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Sunday, April 22, 2007

Maidan 2.2: Still Going Strong; Slams Court’s Makeup, Cabinet’s Conduct
Against all meteorological odds — up until showtime, it rained cats and dogs — Maidan 2.2 mobilized itself on Friday, at Yevropeiska Ploshcha (European Square), our makeshift venue. One could look at it as the long-awaited service pack for the Mar. 31 edition. On that day, we had rekindled the spirit of Maidan, only to be followed by weeks of silence stemming from our leaders’ stay-at-home school of thought.

Yevropeiska Ploshcha, our next best alternative, has its historical roots in events leading up to the Orange Revolution. We flocked to a place where, on Sep. 18, 2004, presidential candidate Yushchenko held his first rally since his yet unsolved Sep. 5 poisoning. A lot has changed since then. Yushchenko and Tymoshenko, our heroes, overpromised and underdelivered. Moroz and Kinakh, our darlings, changed their views. And we, the mortals, merely allowed ourselves to swap venues. (Yanukovych, our only source of stability, too, overpromised and underdelivered, but he doesn’t seem to like the idea of power changing hands.)

These days, Yanukovych supporters hang out at Maidan Nezalezhnosti (Independence Square), the geographic epicenter of the good old Maidan of ‘04/05. Ironically, it is there that they painstakingly try to recreate the spitting image of the very institution they’ve been slinging mud at all these years.

It rained intermittently throughout most of the day, and on my way to the metro I got soaked wet. As I braved the pouring rain, I couldn’t help but paint a dim picture. With the weight of the clouds heavy upon me, I steeped myself in a heart-wrenching calculus, as I expected attendance to be abysmal. All through my underground journey, I thought of what a sad sight Maidan must be. I visualized a lonely place, a murder scene.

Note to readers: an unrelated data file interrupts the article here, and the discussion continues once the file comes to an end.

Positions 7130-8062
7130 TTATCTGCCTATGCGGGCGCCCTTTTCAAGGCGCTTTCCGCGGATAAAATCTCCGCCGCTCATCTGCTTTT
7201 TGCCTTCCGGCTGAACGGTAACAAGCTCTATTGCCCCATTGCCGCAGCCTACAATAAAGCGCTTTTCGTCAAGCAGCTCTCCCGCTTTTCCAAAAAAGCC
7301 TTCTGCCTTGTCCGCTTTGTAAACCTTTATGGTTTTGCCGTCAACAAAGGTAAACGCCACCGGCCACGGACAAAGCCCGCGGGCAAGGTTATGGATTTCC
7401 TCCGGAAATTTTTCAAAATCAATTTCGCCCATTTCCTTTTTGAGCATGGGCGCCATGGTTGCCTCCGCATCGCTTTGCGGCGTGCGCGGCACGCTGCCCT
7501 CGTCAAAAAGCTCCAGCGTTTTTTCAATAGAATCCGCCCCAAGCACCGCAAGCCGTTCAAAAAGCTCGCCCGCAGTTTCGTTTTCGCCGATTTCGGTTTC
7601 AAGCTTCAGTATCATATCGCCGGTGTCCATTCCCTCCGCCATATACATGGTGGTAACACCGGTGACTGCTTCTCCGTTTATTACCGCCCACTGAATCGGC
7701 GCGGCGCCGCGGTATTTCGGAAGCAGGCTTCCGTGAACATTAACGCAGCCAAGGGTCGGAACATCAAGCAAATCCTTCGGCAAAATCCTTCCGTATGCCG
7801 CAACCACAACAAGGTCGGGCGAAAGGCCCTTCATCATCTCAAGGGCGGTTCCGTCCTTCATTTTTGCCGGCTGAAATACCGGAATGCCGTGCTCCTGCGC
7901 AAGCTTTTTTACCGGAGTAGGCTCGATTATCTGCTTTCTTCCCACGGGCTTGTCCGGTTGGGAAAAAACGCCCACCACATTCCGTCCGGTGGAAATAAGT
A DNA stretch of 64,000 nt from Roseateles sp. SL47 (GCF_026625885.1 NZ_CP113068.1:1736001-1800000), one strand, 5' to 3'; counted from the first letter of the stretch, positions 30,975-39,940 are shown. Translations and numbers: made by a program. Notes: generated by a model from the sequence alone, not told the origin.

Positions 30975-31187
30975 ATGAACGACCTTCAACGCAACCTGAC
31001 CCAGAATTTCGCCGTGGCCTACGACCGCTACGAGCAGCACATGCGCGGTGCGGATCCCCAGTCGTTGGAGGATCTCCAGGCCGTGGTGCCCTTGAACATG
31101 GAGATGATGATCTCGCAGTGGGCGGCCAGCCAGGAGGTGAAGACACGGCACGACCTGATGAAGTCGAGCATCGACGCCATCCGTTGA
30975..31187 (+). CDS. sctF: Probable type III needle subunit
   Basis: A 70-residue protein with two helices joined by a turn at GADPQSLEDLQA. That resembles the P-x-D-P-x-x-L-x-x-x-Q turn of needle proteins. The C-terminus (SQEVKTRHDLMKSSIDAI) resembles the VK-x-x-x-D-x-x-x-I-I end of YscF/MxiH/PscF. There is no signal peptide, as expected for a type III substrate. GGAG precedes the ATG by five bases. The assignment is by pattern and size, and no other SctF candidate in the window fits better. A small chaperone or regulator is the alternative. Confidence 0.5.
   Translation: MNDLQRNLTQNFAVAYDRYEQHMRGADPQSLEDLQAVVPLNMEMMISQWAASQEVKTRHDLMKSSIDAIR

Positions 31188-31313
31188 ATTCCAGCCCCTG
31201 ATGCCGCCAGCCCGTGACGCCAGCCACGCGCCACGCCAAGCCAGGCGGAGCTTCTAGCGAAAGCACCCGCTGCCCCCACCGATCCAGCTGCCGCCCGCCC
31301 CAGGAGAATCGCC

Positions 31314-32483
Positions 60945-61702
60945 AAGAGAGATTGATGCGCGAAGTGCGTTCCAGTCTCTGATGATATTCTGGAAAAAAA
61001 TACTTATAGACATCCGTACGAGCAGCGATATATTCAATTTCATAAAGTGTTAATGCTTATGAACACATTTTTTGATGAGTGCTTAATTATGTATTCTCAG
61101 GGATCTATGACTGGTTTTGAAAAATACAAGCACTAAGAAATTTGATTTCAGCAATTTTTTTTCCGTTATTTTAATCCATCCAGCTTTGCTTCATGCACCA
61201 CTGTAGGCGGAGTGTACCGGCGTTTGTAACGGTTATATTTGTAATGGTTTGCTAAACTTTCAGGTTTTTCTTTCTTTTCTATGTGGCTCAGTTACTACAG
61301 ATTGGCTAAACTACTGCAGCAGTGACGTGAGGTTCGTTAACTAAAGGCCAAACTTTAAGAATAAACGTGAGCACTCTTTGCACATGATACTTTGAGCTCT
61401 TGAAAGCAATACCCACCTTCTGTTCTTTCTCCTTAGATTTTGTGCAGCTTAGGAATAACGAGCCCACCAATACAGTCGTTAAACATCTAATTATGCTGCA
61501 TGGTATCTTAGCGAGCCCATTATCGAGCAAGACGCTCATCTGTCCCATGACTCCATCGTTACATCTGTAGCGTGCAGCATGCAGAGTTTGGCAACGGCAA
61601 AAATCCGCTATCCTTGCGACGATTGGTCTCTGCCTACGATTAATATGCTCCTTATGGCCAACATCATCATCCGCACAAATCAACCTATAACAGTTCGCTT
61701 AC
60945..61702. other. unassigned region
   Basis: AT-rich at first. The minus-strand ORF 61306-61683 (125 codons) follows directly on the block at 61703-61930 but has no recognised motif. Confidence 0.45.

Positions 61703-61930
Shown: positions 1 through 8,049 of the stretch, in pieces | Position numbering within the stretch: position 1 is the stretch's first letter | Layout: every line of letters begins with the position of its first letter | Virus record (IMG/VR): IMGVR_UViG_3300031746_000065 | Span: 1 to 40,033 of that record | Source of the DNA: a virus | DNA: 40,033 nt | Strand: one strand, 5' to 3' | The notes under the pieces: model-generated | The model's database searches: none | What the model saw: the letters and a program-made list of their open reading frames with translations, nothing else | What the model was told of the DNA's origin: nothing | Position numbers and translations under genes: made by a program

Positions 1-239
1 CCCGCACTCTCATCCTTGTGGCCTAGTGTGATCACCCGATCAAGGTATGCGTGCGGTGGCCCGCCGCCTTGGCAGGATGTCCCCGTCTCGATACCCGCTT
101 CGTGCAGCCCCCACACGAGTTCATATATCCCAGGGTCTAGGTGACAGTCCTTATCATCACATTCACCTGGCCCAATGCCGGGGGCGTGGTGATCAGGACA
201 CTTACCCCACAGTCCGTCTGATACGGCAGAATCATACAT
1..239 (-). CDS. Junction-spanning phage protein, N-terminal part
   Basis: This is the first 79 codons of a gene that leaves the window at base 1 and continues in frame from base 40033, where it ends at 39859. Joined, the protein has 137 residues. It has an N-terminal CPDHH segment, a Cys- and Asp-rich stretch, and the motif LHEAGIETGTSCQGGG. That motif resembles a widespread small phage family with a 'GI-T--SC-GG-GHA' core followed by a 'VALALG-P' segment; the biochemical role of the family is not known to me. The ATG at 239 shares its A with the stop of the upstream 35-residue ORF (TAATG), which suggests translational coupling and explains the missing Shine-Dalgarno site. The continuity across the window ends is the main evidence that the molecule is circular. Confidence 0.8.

These emotions grew ever more intense with scores of homebound Blue brothers moving down the escalator at Maidan Nezalezhnosti Station. But when I emerged at my point of destination, I witnessed a miracle! Not only did the sun come shining brightly, but so did the Orange crowd. I wasn’t the only one with the will to carry on.

My doubts dried up and my spirits soared. And then I almost wet myself. When studying the Blue Maidan from across the street, I heard — you’re gonna love this — Elvis Presley’s “Can’t Help Falling In Love.” So here I am, at the height of my curiosity, caught off guard by Elvis’s crooning of his lovesong. (Click here to watch the video.) I couldn’t believe my ears. Hey, what about Panslavic solidarity?! It turned out Yanuk, Russia’s best friend, had left the stage minutes ago, and the DJs there were throwing a dance party, shamelessly experimenting with repertoire. Those pervs! You can’t leave them for a second. Once you leave them to their own devices, they burst into a NATO song.

This rare episode of latent love for Western civilization added a comic edge to the much-publicized rant by would-be First Lady’s Lyudmila Yanukovych, who alleged that Orange revolutionaries wore American-made valenki and consumed oranges syringed with mind-altering substances.
Worst of all, it evoked memories of the ubiquitous Yanukovych ‘04 campaign big board that read “Tomu shcho poslidovny.” (“For he is consistent”) Consistent with that immortal message, I wonder what was next on their playlist. Was it U2’s “Hold Me, Thrill Me, Kiss Me, Kill Me?” Or was it Status Quo’s “You’re In The Army Now?” (From 1958 to 1960, Elvis Presley served at a U.S. military base in Germany.)